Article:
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WWF Russia & Mongolia. (2010). WWF Altai-Sayan Newsletter. Russia: WWF.
Abstract: WWF Russia and WWF Mongolia share the main achievements of both offices in Altai – Sayan Ecoregion regarding species conservation, protected areas, ecotourism, public awareness,education, eco clubs, fresh water. Several articles reference snow leopards and argali:
Camera Trapping in Argut River Valley
Community inspection is established in Republic of Altai to take part in anti – poaching activities in the key territory for argali and snow leopard conservation
“Land of Snow Leopard” Ecotourism Project as a tool to protect Irbis and Argali by local communities
Snow Leopard and Argali inspired the Masters of Felt Making of Republic of Altai
Snow Leopard – a Treasure of Tuva. WWF introduces Tuva journalists to the snow leopard (Tsagaan Shibetu Ridge)
WWF and Oxfam –GB joint project works on capacity building of local people in Tuva
Nature conservation through involving local residents and supporting their initiatives
Community groups trans-boundary cooperation
Altai-Sayan PA administration staff start to undertake quality research activities at experts level
WWF Russia & Mongolia. (2010). WWF Altai-Sayan Newsletter. WWF.
Abstract: A Snow Leopard – A Treasure of Tuva. A beautiful animal as a winner of a wide-scale public vote
WWF will train a Scat Detection Dog for snow leopard monitoring project
WWF assessed the possibility to fight illegal helicopter hunting
WWF considers support of antipoaching activities an essential part of wildlife conservation in Altai – Sayan
Snow Leopard Camera Trapping in Argut River Valley
“Stars” of Tuva appeal to Snow Leopard Conservation
WWF Mongolia. (2009). Works done by Irves-1 operative group in 2009. Mongolia: Author.
Abstract: Below works has been implemented by Irves-1 operative group of Specialized Inspection Agency.
|Pal, R., Bhattacharya, T., Sathyakumar, S. (2020). Woolly flying squirrel Eupetaurus Cinereus: A new addition to the diet of snow leopard Panthera Uncia (Vol. 117).|
|Anonymous. (1980). Woodland Park Zoo gets “excellent” rating. International Zoo News, 165(45), 44–45.|
Zhiryakov V.A. (1990). Wolves' role in biocenosis of the Almaty nature reserve (North Tien Shan) (Vol. Vol. II.).
Abstract: The quantity of ungulates is high in the nature reserve: moral (100-120), roe deer (500-650), Siberian ibex (660-700), and wild boar (50-80). Moreover some 5,000 heads of livestock (mostly sheep) are grazed in a buffer zone in summer. Among big predators (snow leopard, bear, lynx) wolf kills about 40 percent of ungulates.
Keywords: Kazakhstan; Almaty nature reserve; ungulates; number; livestock; red deer; roe deer; ibex; wild boar; predators; brown bear; wolf; snow leopard.; 8780; Russian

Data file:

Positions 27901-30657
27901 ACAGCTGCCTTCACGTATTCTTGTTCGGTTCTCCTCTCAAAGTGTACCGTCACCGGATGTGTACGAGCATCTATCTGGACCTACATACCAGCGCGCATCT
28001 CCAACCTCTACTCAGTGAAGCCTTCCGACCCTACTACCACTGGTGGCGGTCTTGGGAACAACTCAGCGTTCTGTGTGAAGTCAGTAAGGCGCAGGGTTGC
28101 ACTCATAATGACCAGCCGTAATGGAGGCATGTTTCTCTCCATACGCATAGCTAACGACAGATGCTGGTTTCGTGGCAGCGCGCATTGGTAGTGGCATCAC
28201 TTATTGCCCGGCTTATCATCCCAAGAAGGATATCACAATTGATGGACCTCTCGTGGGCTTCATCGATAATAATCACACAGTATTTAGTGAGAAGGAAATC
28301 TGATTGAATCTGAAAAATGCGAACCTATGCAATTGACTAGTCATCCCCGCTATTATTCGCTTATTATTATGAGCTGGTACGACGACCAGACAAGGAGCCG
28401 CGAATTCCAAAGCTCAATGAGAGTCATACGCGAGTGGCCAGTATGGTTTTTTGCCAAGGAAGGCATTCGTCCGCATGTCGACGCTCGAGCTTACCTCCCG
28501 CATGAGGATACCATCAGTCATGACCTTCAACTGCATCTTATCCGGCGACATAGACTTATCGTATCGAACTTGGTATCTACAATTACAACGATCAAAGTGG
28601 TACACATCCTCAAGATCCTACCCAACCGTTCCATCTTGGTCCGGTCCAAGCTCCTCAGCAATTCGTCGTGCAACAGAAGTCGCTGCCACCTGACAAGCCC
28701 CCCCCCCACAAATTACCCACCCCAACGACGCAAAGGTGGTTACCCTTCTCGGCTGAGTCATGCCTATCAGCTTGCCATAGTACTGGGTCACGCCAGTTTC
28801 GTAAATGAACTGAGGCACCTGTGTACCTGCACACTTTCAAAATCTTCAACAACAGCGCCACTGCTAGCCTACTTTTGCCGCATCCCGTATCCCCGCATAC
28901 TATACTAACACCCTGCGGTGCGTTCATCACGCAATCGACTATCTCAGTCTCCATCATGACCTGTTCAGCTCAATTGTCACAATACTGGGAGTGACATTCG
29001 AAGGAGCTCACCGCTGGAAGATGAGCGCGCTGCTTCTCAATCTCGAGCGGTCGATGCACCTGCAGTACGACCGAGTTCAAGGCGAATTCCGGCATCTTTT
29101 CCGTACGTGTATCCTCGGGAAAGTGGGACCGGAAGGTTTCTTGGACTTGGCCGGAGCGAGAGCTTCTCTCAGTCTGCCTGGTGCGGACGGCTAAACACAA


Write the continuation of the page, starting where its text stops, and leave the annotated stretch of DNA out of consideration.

Fox, J. L., & Chundawat, R. S. (1995). Wolves in the Transhimalayan region of India: The continued survival of a low-density population. Canadian Circumpolar Institute Occasional Publication No.35; Ecology and conservation of wolves in a changing world, 35, 95–103.
Abstract: Canadian Cirumpolar Institute, University of Alberta, Edmonton, Alberta, Canada/Second North American Symposium on Wolves, Edmonton, Alberta, Canada, August 25-27, 1992
Keywords: Competition; Population-Density; Tibetan-Wolf; Transhimalayan-Region; Wildlife-Management; browse; population; density; tibetan; wolf; wildlife; management; transhimalayan; region; 710
Oli, M. K. (1997). Winter home range of snow leopards in Nepal. Mammalia, 61(3), 355–360.
Abstract: Because of their low densities, sparse distribution, elusive behavior, and the precipitous habitat they occupy, snow leopards (Uncia uncia) have been the subject of limited study. This study contributes to that limited database with an investigation of the winter home range of 3 radio-collared snow leopards (2 females and 1 male) in the Annapurna Conservation Area, Nepal. Winter home ranges varied from 13.9-22.3 km2 (x = 19.1). Home ranges overlapped extensively within and between sexes, and an area of 8.1 km2 in the core study site was shared by all three leopards.
Keywords: homerange; winter; Nepal; Uncia uncia; densities; distribution; habitat; browse; uncia; home-range; home; range; 600
|Xu, F., Ma, M., & Wu, Y. - Q. (2006). Winter Daily Activity Rhythm and Time Budget of Ibex(Capra ibex).|
Namgail, T. (2005). Winter birds of the Gya-Miru Wildlife Sanctuary, Ladakh, Jammu and Kashmir, India. Indian Birds, 1(2), 26–28.
Abstract: A survey of the winter birds of the Gya-Miru Wildlife Sanctuary in the Trans-Himalayan region of Ladakh, India was carried out between December 2002 and March 2003. 30 species were recorded, constituting 60% of the total resident species in Ladakh excluding Nubra Valley, and 10% of the total birds recorded in Ladakh (11% of the post-1960 records). 29 species (97%) of the birds recorded breed in Ladakh, while one, Mallard Anas platyrhynchos is a passage migrant. The most noteworthy sightings were four species of pheasants (Phasianidae) and two of owls (Strigidae). A preliminary assessment of the potential threats to the birds in the reserve was made. This is the first avifaunal survey of the reserve, and has implications for assessing the importance of the area for bird protection.